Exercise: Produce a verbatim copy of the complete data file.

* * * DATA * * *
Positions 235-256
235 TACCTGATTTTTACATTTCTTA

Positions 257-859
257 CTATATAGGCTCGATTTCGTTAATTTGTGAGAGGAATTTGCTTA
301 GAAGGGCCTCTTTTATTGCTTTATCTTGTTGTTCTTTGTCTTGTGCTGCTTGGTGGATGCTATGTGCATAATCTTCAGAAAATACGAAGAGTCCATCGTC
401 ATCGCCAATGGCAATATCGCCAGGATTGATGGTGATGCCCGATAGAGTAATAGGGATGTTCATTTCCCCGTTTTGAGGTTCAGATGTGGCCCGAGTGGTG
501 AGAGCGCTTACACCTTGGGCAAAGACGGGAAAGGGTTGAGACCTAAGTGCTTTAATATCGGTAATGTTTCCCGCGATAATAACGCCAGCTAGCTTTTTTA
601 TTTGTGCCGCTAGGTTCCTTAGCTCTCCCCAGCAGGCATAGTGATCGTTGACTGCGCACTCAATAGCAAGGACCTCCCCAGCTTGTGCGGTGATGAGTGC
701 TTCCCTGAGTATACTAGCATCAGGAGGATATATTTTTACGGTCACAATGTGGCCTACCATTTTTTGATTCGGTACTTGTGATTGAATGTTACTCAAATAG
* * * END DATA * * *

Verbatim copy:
Positions 235-256
235 TACCTGATTTTTACATTTCTTA

Positions 257-859
257 CTATATAGGCTCGATTTCGTTAATTTGTGAGAGGAATTTGCTTA
301 GAAGGGCCTCTTTTATTGCTTTATCTTGTTGTTCTTTGTCTTGTGCTGCTTGGTGGATGCTATGTGCATAATCTTCAGAAAATACGAAGAGTCCATCGTC
401 ATCGCCAATGGCAATATCGCCAGGATTGATGGTGATGCCCGATAGAGTAATAGGGATGTTCATTTCCCCGTTTTGAGGTTCAGATGTGGCCCGAGTGGTG
501 AGAGCGCTTACACCTTGGGCAAAGACGGGAAAGGGTTGAGACCTAAGTGCTTTAATATCGGTAATGTTTCCCGCGATAATAACGCCAGCTAGCTTTTTTA
601 TTTGTGCCGCTAGGTTCCTTAGCTCTCCCCAGCAGGCATAGTGATCGTTGACTGCGCACTCAATAGCAAGGACCTCCCCAGCTTGTGCGGTGATGAGTGC
701 TTCCCTGAGTATACTAGCATCAGGAGGATATATTTTTACGGTCACAATGTGGCCTACCATTTTTTGATTCGGTACTTGTGATTGAATGTTACTCAAATAG